SAINT-QUENTIN, France — The Tour de France is shadowed again by Lance Armstrong and doping.
The subject returned with a vengeance to cycling’s greatest race Thursday, and caught in the turmoil were four riders and a team manager who years ago helped Armstrong on the way to his seven Tour titles.
All this on a day when Germany’s Andre Greipel won the fifth stage – his second in a row – in a sprint after the 122-mile trek from Rouen to Saint-Quentin, north of Paris.
Fabian Cancellara kept the race lead for a sixth consecutive day.
The ride got off to a bumpy start after a Dutch newspaper reported the former Armstrong teammates cut a deal with the U.S. Anti-Doping Agency for their testimony in a doping case against him.
Daily De Telegraaf, citing “well-informed sources,” said USADA had given six-month bans to Jonathan Vaughters, George Hincapie, Levi Leipheimer, David Zabriskie and Christian Vande Velde.
Later Thursday, The New York Times reported online that four of those riders – all but Vaughters – would testify in the agency’s case. The paper cited two unidentified people with knowledge of the case who requested anonymity because the investigation was ongoing.
Vaughters, now a team director at the Garmin-Sharp team, called the Dutch report “completely untrue.” The others declined to comment.
The revelations amount to a new twist in a swirling drama over the legacy of cycling’s greatest global superstar – this time putting some of his former friends and teammates on the spot.
As is often the case, the riders are likely to put their heads down, and hope that the affair blows over in time.
Vande Velde and Zabriskie rode away from questions about the issue before Thursday’s start.
But it’s a cloud that could chase them throughout the Tour, an additional complication and distraction in a sport that’s already physically and mentally grueling.
From afar, Armstrong – who has unfailingly denied doping during his career – reiterated his charge that USADA was looking for a “vendetta” against him.
“For cycling this is not good, that’s for sure,” Cancellara said. “That makes me sad. But on the other hand, we have to deal with that and I hope it’s not something that is going to take three or four years like … in other cases. That is my biggest concern: That this is going to shut down fast.”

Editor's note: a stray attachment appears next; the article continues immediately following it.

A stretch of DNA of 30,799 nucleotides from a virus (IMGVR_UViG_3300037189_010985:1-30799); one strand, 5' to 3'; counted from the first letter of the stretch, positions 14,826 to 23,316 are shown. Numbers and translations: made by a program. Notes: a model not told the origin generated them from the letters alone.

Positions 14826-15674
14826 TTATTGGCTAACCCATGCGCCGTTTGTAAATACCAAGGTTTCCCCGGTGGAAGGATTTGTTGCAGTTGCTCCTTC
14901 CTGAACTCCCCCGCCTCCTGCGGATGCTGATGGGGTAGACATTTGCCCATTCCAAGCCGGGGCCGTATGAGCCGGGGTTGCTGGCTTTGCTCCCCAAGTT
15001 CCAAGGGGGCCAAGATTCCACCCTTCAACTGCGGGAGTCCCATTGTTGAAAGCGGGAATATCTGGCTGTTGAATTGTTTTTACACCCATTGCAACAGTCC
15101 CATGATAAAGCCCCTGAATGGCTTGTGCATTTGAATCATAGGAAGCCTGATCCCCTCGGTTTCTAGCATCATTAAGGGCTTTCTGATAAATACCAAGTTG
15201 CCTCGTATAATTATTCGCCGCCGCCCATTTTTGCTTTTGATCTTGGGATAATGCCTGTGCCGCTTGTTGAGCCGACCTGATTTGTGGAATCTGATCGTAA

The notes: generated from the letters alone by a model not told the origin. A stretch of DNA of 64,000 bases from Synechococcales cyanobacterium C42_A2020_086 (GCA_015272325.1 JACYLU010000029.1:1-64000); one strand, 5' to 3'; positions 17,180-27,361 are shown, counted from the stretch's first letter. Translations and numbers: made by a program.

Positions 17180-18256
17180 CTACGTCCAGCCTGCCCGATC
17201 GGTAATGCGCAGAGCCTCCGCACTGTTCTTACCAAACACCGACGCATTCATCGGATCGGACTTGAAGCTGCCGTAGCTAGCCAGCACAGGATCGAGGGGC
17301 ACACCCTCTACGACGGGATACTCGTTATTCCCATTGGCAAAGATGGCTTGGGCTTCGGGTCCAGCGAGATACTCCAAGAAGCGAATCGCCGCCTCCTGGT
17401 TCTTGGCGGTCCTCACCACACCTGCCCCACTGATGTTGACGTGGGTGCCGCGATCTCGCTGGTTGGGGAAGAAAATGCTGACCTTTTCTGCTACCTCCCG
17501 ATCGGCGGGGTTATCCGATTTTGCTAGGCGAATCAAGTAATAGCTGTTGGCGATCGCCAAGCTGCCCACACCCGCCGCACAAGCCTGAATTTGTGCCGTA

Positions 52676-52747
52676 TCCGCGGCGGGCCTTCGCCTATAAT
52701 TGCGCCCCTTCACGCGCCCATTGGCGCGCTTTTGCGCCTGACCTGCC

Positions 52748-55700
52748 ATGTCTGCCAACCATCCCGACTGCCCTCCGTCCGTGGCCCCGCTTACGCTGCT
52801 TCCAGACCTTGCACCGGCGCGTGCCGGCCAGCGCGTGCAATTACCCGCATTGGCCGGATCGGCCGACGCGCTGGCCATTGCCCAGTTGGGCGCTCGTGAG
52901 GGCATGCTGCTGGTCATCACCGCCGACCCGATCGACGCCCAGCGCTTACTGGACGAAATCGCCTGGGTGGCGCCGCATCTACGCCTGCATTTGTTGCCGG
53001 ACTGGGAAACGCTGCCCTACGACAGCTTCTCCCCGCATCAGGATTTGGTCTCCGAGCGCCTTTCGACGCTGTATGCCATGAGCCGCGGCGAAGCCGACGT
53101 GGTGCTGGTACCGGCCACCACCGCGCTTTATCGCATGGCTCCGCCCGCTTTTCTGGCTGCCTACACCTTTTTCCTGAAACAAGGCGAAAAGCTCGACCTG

Garmin, a team that has been vocal in its efforts to crack down on doping, finds itself in the center of the controversy, with three of the five people cited.
The team got another dose of bad news when American sprinter Tyler Farrar had a fourth crash already this Tour, tumbling to the ground as the frenzied pack accelerated with just over two miles to go.
Farrar straggled across the line later alone, blood streaming down his right elbow and knee. He then stormed into the bus of the Argos-Shimano team, looking for its sprinter, Tom Veelers.
Farrar angrily shouted, “You don’t do that to someone!”
As in Greipel’s sprint-finish victory a day before, the crash tarnished the stage, and he counted himself “lucky” to avoid a spill two days in a row. But this time, the German led a sprinters’ dash that overtook three breakaway riders within seconds of the finish.
The top standings didn’t change: Bradley Wiggins, the leader of Team Sky, was second overall, seven seconds behind Cancellara. Cadel Evans of Australia, the defending champion, was 17 seconds back, in seventh.
By holding his lead, Cancellara earned the right to wear the coveted yellow jersey for the 27th time in his career, a record for a rider who has never won the Tour.
“When you make history in this kind of way at the Tour, it’s more special,” said Cancellara, a time-trial specialist and the only man to don the yellow this year after winning Saturday’s prologue.
The Swiss rider has said he doesn’t expect to hold on to the yellow jersey after the race enters the Alps in Week Two – where climbers will take the limelight. The three-week race ends July 22 in Paris.
The race got its first minor dose of rain Thursday, and another dropout: Germany’s Marcel Kittel, who has endured gastric troubles for the last few days, pulled out to reduce the field to 194 riders.
Today’s sixth stage – a 128-mile jaunt from Epernay in Champagne country to Metz – offers the last leg in the northern flats this week to favor sprinters, before a steep uphill finish Saturday.